Lakewood High School students are looking to raise funds for those affected by the Colorado floods, and have entered a competition to get a little help from pop megastar Katy Perry.
Students and student groups at Lakewood banded together to create a lip dub video to one of Perry's songs, in the hopes of bringing her to the school.
Perry's latest single is called "Roar," and she is teaming up with "Good Morning America" for a music video contest, where the winner will receive a live concert by Perry to be held at the school on or around Oct. 25 and broadcast on "Good Morning America."
According to Lakewood principal Ron Castagna, the students had done a lip dub video to one of Perry's songs before, and was looking to do one again this year.
"This was all before any of the floods happened, and then we heard about the contest," Castagna said. "We thought if we were lucky enough to win, we might be able to use this as a huge fundraiser for flood victims."
Courtney Coddington, a senior at the school and student body president, said that "Roar" was a perfect fit for the school, since the mascot is the tigers.
Since the idea for recording a video had been proposed before any of the flooding, students were expecting to have a much longer time frame to work on the video, but Perry's announcement put everything on a rush.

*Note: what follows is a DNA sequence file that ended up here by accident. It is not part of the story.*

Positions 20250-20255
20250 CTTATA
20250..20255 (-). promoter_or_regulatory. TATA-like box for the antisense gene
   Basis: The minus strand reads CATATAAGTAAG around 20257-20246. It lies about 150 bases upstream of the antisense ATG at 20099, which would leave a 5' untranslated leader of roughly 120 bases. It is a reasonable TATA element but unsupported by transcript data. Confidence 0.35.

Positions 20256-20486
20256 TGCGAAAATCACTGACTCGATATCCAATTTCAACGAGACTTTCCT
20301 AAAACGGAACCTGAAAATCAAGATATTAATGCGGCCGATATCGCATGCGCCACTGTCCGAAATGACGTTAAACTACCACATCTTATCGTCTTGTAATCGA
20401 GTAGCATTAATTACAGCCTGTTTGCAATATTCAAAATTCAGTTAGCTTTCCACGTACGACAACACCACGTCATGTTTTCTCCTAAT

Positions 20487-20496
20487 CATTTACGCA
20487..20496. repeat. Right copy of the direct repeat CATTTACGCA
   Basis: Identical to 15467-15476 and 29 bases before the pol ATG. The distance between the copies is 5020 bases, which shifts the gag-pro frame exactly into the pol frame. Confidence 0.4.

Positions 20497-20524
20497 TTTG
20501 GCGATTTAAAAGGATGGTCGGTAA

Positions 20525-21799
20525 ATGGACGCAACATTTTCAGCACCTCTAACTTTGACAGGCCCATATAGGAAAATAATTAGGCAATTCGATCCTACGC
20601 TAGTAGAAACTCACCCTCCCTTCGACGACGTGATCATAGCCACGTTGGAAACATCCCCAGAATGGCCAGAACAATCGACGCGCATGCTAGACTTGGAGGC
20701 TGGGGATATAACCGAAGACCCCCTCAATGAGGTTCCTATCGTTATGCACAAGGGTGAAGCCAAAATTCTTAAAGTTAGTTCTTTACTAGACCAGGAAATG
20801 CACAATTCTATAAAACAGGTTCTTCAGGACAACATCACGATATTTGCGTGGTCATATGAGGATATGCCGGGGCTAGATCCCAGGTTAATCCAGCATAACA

"We were expecting a six-month time frame, and then we heard about a contest, and had about a week-and-a-half instead," Coddington said. "It was pretty crazy setting it up, but we had so many groups and students sign up who were so into it and so spirited."
The filming became part of the school's homecoming week, and was filmed on Friday, Sept. 20. They filmed the entire four-minute song, but entries to the contest have to be two minutes long, so Coddington said the next goal is to whittle the film down and add some edits to make it the best entry.
Coddington credited cinematographer and editor Gavin Rudy and Adam Ronscavage, with Tiger TV, with making the work possible.
The final version was turned in on Oct. 1.
"As a senate and school we really wanted to raise money for the flood victims, and turning this into a huge benefit concert if we win sounded great," Coddington said. "We've learned so much doing this, and I'm going to be happy whether we win or not."
Castagna said the video was a great chance for for the students to think about others and work to help them.
The video has already received some attention from Perry herself. On Sept. 25 she tweeted and posted on Facebook about it.
The winner of the lip dub contest will be notified Oct. 10.